Last Sunday, America watched the Masters and found its new golf hero, Bubba Watson. His left-handed swing looks like he's right-handed but nobody's had the heart to tell him. He possesses a body so strangely proportioned he appears to be a caricature of himself. He swings a pink driver and when he wins a major he goes out for ice cream with his buddies and he talks like a Dukes of Hazzard character and he seems to be genetically incapable of playing safely.
Christopher Mann writes that his everyman appeal allows us to project ourselves upon him, and that's what makes him popular - that "the light of exceptional ordinariness" shines in him. But I'm not sure that's right; not one of us would have tried to put fifty yards of hook into a wedge shot on a playoff hole in the Masters. We are, after all, not crazy. I was pleading through the television for Bubba to do the sensible thing and wedge out into the fairway and try to make an up-and-down par, the play that I think 98% of pro golfers would have made.
It's hard not to compare Watson to the tour's current scrambling lefty maestro, Phil Mickelson. Phil has long seemed like the id of the golf world, all flop shots and inappropriate club choices. But if Phil is the tour's id, then Watson is Phil's id - the shaggy-haired, long-hitting fearless banana nut fudge that Phil manages to keep locked up inside. Every so often, the demon flares inside Mickelson, and he ends up trying to play a shot right-handed out of a lake with one foot on a pontoon. But Bubba is all demon - swing hard and hope, and forget about what might go wrong.
I hope someday, we get a back-nine duel with Bubba and Phil in the same group. I hope Phil comes down to the last hole with a two-shot lead. I hope Phil's caddy is there, telling him to just play safe down the middle and win the tournament. And I hope we see Phil glance at Bubba. I hope Phil sees the glint of a luridly pink driver, and faces personification of the crazy voice in his head, all wild hair and absurdly long arms and southern accent, the manifestation of the voice that's telling him, forget playing safe, let's swing hard and see if we can't drive this green.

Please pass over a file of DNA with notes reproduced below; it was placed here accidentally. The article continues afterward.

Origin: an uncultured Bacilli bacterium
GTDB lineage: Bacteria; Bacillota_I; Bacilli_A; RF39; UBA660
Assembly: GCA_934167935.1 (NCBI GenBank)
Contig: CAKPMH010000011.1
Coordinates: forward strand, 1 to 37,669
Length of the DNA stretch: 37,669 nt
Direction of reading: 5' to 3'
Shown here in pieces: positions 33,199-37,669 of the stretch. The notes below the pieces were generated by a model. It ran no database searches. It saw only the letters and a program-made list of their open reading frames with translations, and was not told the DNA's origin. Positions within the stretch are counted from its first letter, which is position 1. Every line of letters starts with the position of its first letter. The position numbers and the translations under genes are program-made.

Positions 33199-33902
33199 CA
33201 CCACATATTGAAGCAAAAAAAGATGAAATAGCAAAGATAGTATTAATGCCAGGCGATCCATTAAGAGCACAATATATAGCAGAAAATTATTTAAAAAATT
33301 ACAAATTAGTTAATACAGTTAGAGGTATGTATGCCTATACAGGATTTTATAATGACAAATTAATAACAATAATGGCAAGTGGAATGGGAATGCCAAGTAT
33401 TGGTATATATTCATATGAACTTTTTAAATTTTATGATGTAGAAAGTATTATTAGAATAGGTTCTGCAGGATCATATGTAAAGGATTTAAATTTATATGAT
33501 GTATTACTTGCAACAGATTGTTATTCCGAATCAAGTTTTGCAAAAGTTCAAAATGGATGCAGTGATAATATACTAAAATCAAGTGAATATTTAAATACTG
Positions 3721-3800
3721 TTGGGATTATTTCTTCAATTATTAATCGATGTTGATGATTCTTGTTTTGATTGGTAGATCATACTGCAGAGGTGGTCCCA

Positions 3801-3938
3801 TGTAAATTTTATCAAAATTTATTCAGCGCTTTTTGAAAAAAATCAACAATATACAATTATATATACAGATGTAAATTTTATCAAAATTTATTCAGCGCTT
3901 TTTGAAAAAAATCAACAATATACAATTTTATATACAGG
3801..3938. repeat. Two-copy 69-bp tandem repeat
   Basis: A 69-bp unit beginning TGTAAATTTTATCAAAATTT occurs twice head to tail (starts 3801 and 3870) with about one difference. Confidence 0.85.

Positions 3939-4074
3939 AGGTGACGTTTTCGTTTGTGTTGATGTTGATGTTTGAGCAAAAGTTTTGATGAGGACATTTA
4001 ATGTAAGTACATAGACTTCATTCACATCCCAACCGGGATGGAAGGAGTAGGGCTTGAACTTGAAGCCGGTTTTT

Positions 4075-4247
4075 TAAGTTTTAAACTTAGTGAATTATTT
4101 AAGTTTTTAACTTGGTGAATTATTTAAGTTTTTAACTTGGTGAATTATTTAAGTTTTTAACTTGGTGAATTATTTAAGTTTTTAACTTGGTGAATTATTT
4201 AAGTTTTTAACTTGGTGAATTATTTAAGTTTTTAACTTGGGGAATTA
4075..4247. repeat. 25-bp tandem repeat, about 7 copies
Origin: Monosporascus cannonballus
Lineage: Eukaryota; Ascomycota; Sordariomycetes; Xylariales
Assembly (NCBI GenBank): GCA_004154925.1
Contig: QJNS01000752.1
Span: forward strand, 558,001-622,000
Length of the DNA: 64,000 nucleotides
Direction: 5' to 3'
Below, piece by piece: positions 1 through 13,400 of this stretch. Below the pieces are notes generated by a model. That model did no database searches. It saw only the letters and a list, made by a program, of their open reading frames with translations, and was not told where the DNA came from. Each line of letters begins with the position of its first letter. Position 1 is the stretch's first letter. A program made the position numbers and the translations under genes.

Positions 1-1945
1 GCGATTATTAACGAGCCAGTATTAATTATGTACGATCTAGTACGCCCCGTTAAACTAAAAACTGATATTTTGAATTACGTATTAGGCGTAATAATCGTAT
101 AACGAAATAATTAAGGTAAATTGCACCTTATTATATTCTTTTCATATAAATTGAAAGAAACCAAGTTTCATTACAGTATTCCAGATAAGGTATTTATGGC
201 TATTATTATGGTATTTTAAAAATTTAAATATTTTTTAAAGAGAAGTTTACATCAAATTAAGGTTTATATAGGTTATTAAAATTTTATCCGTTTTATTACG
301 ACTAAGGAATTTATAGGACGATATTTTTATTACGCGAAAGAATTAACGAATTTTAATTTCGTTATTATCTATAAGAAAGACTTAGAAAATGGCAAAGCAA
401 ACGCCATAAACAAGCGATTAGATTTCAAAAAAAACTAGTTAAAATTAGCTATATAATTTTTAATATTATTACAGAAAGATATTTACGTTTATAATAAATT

Forget projecting myself onto Bubba. I just like the crazy golf he plays. On with the links:
*I loved Spencer Hall's embedded report from inside the Mississippi State football program. It's a reminder that being a college football coach is exactly like your job, except a coach works twice as many hours and have no hobbies or life, and really is only interested in being a coach 24 hours per day and is not interested in anything else whatsoever.
*The Classical is following along as a few folks in Baltimore start their own minor league soccer team. It's a nice look at sports in the minors, where it's less about money and more about running your own team so you have someone to cheer for.
*The Toronto Maple Leafs missed the playoffs again this year, thus extending their streak of futility. There are many reasons the Leafs are terrible, but The Economist has a novel explanation: global warming is ruining winter in Ontario.
*I enjoyed Eric Nusbaum's negative look at the MLB Fan Cave. Key quote: " The... myth is that individual fandom is measurable in the volume of cheers, the number of caps owned, the amount of trivia spouted off, or the total hours spent at the ballpark."
*I don't remember a lot about the mid-90s Twins - it's all a blur of Scott Stahoviak and Pat Mahomes and Rich Becker - but I do remember the night they introduced their hideous red alternate jerseys.
And finally: Man, look at what playing for the Orioles does to a guy.